stringsoftears wrote:
    PSU: 525W? really? If you need to upgrade your graphics card, you'll definitely need to upgrade the GPU because this thing is already reaching near capacity with this rig.



    Depends on what the specs are on the 525W especially on the 12 Volt rail. If they upgrade to something like the GTX560ti they would likely be ok with this PSU.


    theguruguys


    quality posts: 276 Private Messages theguruguys
    monkeyfox wrote:Took a whopping 10 minutes to price out for your amusement:
    Core i5-3570K - $219.99
    2x Crucial Ballistix 4GB ddr3 1600 - $45.98
    GIGABYTE HD 7870 GHz edition (oc'd with aftermarket cooler) - $239.99
    Crucial M4 128GB SSD - $109.99
    ASRock Z75 Pro3 (all solid caps, lots of success with oc'ing up to 1.3v) - $84.99
    FSP RAIDER 550W (bronze rated) PSU- $65.99
    LITE-ON Bluray drive - $29.99
    CM Hyper 212+ - $29.99
    Antec 300 - $59.99
    Windows 7/8 - $99.99
    Total - $986.89

    so there you go. we've upgraded to an SSD, an overclockable faster ivy based core i5, a 7870 that comes factory oc'd with an upgraded heatsink and warranty, a bluray drive, and 8gb of RAM for less money.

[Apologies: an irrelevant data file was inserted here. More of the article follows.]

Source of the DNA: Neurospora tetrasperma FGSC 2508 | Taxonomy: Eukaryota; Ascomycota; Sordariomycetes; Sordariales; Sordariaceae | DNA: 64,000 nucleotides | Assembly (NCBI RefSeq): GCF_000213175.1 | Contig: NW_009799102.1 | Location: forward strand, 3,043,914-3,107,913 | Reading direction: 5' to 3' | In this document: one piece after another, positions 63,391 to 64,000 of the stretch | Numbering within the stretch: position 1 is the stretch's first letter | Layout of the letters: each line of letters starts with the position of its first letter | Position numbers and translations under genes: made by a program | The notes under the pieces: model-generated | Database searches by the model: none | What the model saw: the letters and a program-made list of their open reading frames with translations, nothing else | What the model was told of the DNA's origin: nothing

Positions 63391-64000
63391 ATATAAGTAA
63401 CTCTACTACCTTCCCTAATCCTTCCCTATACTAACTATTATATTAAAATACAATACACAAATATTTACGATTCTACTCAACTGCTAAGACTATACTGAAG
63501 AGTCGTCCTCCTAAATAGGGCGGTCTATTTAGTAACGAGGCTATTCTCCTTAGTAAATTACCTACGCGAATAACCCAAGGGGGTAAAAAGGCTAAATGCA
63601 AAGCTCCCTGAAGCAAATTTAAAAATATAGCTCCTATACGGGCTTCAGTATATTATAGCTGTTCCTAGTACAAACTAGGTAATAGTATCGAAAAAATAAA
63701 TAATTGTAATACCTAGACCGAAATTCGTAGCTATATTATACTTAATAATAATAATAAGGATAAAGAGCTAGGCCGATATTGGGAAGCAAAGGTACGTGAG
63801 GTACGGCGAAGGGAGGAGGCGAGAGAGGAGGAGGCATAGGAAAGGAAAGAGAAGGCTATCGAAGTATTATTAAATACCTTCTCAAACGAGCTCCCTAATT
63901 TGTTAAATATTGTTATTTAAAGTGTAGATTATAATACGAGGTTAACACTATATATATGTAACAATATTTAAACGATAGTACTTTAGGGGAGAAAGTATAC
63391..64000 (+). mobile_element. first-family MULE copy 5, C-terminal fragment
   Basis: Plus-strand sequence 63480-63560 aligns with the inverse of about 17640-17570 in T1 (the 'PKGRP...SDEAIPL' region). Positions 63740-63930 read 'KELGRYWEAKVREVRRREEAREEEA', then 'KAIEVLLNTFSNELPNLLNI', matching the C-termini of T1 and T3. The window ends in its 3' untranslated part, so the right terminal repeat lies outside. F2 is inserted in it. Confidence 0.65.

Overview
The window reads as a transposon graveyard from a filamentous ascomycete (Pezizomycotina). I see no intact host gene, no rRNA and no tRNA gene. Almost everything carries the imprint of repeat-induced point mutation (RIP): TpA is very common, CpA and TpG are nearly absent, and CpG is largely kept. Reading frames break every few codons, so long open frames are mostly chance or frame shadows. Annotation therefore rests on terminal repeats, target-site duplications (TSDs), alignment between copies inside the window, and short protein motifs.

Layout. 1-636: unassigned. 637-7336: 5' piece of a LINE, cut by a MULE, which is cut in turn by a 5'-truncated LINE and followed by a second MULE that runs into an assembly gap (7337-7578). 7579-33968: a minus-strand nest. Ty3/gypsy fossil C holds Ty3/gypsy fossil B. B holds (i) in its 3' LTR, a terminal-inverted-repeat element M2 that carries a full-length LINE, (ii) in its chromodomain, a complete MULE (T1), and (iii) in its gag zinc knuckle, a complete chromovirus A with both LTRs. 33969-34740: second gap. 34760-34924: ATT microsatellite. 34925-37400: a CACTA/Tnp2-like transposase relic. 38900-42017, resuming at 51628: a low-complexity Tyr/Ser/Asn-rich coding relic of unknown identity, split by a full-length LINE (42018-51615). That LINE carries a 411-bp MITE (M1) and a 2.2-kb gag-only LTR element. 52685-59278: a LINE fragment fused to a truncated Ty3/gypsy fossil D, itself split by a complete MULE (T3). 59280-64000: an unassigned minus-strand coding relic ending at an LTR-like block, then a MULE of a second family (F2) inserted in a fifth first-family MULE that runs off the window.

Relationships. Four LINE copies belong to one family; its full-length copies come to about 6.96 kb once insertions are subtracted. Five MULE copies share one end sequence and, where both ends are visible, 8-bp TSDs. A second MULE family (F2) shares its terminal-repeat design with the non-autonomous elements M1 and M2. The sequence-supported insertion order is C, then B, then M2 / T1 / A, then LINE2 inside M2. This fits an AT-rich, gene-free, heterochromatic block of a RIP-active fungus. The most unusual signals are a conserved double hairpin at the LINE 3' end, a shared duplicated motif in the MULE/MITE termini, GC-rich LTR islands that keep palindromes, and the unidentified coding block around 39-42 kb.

wanna talk warranty? sure:
    psu - 5y parts/labor
    gpu - 3y parts/labor
    mobo - 3y parts/labor
    ssd - 3y parts/labor
    ram - lifetime parts/labor

    also has $28 in MIR but who cares. if you wanted you could spend that extra cash on an h50 but i'd rather have the 212+.

    bracing for amd fanboy defence force to tell me i should've put a bulldozer in it.



    As you point out I don't think anyone can debate that its not better to build your own if you know how and want to.

    The only debatable points are: warranty, (you state parts/labor but I've never seen parts come with labor of taking the machine apart to send the part back) and the style/design.

    Also, the I5-3570k is $169.99 at Microcenter and you can bundle it with a ASROck Extreme 4 or similar, I just built a setup last night for about $724 with tax very similar to what you specified without the gfx card but with a 240GB SSD all with parts at MicroCenter.

    golncor


    quality posts: 2 Private Messages golncor
    brainberry wrote:You can build a way better rig for that price.